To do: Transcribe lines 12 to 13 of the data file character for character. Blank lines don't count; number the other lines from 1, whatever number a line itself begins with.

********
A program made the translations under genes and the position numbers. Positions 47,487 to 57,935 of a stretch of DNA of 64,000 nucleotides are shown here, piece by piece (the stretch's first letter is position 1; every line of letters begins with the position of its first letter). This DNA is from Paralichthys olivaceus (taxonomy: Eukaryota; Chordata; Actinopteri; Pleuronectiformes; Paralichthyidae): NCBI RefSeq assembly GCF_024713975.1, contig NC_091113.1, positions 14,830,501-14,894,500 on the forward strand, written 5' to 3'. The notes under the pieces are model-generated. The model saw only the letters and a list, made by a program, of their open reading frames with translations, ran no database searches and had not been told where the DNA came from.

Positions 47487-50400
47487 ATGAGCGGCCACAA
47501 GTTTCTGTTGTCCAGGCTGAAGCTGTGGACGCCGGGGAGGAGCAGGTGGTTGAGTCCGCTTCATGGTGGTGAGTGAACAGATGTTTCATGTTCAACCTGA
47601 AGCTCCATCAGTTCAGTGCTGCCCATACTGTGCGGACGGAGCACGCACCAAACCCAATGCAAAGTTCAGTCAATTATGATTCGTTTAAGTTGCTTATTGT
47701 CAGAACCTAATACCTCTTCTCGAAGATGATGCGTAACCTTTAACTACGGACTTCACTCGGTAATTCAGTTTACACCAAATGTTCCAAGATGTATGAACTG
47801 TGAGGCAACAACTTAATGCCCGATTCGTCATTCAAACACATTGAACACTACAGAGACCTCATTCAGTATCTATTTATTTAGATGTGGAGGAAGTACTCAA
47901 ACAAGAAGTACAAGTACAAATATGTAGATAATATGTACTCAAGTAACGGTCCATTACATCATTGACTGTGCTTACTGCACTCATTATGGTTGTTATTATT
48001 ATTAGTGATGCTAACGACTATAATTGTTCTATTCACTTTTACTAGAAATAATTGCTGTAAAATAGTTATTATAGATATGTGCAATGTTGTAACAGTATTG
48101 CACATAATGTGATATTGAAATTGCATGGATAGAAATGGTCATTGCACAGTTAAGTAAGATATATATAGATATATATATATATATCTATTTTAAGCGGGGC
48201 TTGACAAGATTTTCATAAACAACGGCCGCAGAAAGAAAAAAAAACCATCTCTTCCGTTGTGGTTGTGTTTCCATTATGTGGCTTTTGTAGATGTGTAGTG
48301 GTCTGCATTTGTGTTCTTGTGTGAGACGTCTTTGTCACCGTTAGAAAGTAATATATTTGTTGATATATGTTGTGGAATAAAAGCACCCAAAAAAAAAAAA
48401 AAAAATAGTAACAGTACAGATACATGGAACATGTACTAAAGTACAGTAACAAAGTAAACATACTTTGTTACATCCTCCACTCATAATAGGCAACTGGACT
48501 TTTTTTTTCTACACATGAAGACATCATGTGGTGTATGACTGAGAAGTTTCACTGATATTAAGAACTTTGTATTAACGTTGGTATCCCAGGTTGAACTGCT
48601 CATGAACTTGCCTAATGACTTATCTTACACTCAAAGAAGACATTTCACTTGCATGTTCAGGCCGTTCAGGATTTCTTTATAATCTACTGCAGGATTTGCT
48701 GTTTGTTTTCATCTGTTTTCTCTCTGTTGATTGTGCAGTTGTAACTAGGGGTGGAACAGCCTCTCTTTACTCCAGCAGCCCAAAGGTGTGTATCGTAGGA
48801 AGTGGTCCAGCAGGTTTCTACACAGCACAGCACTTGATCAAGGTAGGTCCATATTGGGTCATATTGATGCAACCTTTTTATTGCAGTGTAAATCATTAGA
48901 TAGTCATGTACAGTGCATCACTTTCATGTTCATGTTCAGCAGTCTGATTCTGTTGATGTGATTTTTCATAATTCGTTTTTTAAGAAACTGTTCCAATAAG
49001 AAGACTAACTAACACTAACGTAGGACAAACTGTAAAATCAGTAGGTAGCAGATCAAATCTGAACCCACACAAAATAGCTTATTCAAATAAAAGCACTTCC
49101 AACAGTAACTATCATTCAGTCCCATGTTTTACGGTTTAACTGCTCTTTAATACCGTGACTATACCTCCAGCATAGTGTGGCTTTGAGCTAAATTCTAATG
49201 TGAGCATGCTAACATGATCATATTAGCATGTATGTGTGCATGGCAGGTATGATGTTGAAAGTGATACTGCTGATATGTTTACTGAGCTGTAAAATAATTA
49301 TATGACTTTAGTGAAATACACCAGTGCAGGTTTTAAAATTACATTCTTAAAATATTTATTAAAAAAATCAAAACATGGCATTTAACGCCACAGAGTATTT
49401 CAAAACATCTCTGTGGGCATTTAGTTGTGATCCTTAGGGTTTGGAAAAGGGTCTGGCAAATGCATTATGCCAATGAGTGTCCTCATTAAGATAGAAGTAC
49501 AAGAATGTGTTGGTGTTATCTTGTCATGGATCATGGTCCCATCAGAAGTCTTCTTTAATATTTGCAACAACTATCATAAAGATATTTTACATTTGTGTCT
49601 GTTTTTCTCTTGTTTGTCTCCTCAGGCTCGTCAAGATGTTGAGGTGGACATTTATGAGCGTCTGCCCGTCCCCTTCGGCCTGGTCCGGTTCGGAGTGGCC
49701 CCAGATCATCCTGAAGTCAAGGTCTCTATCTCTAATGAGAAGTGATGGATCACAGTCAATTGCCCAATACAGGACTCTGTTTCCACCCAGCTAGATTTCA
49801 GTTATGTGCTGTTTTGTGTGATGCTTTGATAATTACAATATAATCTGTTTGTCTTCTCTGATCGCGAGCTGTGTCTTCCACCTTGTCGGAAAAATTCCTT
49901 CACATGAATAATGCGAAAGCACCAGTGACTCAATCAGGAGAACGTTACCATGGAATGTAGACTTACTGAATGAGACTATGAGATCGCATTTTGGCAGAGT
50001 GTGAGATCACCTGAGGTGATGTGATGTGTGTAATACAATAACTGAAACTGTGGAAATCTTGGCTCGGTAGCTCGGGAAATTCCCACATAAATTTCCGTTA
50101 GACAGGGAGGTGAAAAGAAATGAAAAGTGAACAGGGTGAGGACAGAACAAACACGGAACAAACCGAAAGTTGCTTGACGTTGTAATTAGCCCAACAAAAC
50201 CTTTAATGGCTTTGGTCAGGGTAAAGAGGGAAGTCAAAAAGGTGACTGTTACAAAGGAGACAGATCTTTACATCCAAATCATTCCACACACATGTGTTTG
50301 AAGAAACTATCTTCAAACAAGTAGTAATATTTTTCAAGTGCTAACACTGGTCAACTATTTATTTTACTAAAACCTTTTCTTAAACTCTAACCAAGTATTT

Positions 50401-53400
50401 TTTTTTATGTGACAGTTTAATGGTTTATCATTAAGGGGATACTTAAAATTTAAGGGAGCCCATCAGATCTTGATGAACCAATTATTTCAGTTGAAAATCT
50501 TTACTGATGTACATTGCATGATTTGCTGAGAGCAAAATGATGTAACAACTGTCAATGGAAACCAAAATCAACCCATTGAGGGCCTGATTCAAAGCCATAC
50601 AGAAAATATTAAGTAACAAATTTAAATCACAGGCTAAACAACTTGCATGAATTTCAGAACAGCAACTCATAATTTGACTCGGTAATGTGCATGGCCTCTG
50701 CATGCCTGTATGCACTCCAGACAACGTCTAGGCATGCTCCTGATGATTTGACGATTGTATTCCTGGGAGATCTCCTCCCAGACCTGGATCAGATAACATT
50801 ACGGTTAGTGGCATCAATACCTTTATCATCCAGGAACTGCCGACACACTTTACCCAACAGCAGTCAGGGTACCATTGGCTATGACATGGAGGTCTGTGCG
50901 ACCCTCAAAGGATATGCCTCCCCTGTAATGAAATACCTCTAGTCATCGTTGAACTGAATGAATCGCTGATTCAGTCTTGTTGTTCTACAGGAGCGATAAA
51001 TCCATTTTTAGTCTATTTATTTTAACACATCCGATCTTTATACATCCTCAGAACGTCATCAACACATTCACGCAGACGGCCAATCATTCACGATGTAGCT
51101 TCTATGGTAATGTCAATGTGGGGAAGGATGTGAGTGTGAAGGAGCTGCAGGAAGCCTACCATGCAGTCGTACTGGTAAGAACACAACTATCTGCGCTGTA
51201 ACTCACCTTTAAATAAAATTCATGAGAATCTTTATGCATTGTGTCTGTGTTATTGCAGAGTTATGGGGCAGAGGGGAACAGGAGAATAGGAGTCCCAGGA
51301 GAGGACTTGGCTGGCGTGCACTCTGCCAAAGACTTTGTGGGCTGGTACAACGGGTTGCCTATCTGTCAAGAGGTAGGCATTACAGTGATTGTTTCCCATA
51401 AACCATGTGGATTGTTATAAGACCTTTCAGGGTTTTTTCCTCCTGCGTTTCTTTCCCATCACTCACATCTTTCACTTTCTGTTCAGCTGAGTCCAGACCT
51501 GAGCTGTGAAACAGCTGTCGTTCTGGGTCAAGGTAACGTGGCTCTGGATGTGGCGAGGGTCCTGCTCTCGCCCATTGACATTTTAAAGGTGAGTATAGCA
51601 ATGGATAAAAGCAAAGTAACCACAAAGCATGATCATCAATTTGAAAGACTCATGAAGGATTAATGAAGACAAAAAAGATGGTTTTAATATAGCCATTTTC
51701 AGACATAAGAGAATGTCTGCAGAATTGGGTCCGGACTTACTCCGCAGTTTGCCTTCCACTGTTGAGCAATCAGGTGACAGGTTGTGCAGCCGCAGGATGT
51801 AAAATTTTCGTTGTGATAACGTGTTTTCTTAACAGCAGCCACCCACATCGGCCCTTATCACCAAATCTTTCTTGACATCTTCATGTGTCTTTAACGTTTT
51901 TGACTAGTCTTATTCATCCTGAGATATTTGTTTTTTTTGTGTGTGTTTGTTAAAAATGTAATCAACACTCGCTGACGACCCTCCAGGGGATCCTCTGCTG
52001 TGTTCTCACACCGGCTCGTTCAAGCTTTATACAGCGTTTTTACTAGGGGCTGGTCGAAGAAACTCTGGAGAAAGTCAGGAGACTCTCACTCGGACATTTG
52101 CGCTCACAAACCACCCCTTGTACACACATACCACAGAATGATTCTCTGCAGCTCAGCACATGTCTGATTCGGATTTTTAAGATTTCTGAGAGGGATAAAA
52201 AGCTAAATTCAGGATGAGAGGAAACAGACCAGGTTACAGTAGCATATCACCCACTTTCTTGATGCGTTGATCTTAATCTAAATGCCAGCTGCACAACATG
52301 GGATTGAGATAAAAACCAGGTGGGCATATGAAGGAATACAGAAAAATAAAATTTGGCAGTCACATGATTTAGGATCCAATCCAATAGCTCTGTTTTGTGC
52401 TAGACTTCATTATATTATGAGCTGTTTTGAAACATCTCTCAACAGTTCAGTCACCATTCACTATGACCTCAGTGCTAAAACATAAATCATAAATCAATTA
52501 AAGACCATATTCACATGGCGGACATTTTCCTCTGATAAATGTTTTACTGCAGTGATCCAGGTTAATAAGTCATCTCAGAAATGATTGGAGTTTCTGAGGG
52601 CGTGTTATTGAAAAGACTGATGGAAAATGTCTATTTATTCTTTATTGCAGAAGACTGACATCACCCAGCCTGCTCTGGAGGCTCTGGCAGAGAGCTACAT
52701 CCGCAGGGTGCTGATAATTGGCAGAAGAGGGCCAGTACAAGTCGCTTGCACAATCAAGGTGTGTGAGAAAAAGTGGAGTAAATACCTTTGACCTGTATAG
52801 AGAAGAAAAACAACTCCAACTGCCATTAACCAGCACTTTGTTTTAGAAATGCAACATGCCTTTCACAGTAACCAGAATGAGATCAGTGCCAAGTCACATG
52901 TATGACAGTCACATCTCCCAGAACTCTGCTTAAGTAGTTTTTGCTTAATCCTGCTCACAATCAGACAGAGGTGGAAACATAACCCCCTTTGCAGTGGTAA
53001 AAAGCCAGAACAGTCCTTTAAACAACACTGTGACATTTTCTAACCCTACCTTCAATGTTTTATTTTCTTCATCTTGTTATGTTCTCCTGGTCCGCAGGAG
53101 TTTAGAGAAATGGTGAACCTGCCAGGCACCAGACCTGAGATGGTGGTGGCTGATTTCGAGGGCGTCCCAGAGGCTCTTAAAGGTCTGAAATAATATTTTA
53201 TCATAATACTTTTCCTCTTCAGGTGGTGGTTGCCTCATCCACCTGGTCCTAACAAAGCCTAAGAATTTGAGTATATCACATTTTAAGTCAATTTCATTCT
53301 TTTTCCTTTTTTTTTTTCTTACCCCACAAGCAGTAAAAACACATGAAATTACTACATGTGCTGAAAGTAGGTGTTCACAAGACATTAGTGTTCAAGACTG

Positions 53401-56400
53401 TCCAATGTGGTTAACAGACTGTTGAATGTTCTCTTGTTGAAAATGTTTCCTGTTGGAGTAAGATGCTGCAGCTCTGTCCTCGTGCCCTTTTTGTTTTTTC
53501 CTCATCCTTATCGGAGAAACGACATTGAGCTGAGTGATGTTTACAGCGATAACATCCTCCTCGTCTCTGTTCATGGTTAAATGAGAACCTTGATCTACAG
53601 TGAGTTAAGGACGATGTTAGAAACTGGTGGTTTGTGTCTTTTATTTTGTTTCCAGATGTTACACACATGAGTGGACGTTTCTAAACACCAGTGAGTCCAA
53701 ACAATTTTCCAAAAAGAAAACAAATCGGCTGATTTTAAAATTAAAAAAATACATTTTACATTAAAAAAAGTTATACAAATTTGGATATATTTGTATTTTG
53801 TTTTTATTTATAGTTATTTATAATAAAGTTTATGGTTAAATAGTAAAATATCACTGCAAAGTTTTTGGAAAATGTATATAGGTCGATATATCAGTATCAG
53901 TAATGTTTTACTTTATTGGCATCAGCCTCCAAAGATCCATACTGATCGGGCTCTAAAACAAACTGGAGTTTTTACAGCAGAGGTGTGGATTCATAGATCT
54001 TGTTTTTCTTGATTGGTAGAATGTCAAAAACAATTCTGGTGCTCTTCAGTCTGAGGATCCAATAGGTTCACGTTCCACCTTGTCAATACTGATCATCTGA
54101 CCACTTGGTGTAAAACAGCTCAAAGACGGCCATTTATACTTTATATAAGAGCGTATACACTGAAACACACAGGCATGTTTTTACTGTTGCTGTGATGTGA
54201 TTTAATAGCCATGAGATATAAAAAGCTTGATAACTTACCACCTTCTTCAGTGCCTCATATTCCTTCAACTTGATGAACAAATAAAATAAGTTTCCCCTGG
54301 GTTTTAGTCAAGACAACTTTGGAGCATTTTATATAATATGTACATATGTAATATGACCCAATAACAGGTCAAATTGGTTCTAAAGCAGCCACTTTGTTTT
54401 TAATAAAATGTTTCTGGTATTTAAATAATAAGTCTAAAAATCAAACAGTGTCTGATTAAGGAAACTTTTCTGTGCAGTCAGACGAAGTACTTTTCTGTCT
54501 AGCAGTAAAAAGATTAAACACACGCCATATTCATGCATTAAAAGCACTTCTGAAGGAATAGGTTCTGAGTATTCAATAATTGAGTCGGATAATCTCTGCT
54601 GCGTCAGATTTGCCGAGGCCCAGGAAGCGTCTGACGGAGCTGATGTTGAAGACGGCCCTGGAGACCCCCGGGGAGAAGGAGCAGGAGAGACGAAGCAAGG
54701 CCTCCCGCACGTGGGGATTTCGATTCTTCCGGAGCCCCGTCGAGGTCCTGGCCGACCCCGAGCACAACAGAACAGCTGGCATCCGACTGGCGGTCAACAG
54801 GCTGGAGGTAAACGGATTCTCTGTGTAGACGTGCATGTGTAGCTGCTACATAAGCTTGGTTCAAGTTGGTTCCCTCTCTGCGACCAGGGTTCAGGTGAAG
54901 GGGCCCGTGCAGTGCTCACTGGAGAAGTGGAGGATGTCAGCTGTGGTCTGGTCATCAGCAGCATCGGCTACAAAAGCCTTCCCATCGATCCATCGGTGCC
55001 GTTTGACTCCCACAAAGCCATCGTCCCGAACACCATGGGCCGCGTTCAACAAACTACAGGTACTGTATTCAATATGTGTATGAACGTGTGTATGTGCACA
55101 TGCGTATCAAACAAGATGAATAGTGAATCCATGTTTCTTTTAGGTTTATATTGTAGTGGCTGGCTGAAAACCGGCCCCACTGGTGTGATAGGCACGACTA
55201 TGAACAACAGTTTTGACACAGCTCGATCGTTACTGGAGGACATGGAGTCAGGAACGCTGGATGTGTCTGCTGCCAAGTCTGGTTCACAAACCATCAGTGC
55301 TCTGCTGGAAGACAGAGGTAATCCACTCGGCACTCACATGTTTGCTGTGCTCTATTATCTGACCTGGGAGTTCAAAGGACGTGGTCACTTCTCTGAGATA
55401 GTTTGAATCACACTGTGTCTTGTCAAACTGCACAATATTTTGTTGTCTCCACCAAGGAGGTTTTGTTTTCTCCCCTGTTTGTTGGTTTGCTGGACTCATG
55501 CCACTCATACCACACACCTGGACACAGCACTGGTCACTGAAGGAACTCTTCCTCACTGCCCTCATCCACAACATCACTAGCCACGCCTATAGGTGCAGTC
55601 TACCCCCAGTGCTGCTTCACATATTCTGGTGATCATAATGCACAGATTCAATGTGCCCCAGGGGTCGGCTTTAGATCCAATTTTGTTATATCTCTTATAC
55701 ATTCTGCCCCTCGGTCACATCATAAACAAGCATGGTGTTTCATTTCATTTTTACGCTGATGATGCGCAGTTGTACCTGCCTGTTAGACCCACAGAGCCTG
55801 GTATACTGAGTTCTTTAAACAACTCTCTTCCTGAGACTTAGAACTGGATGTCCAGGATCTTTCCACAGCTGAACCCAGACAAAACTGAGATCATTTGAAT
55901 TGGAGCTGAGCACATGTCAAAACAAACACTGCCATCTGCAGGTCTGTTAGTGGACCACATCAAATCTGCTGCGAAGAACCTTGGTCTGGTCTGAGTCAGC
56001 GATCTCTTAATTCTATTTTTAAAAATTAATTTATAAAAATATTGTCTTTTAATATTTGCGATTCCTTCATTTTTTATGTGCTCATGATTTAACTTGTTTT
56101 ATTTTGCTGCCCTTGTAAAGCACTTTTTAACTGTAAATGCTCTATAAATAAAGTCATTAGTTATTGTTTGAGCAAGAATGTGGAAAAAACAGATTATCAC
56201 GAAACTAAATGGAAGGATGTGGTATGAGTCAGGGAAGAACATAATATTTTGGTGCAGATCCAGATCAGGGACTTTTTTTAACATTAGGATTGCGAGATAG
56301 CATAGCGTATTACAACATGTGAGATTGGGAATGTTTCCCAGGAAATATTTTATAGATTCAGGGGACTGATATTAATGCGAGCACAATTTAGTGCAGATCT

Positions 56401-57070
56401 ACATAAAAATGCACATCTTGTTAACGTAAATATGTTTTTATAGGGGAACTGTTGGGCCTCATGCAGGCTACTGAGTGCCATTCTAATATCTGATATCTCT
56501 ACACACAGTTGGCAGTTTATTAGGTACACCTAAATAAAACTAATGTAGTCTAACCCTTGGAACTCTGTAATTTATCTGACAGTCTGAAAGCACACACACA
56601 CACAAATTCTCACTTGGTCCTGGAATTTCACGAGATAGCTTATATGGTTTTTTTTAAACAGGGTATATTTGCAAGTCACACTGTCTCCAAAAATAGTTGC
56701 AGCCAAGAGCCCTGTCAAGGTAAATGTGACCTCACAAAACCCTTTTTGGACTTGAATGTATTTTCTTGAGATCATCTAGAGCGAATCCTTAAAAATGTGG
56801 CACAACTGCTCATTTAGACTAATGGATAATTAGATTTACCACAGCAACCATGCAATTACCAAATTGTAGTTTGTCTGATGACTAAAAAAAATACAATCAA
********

48301 GTCTGCATTTGTGTTCTTGTGTGAGACGTCTTTGTCACCGTTAGAAAGTAATATATTTGTTGATATATGTTGTGGAATAAAAGCACCCAAAAAAAAAAAA
48401 AAAAATAGTAACAGTACAGATACATGGAACATGTACTAAAGTACAGTAACAAAGTAAACATACTTTGTTACATCCTCCACTCATAATAGGCAACTGGACT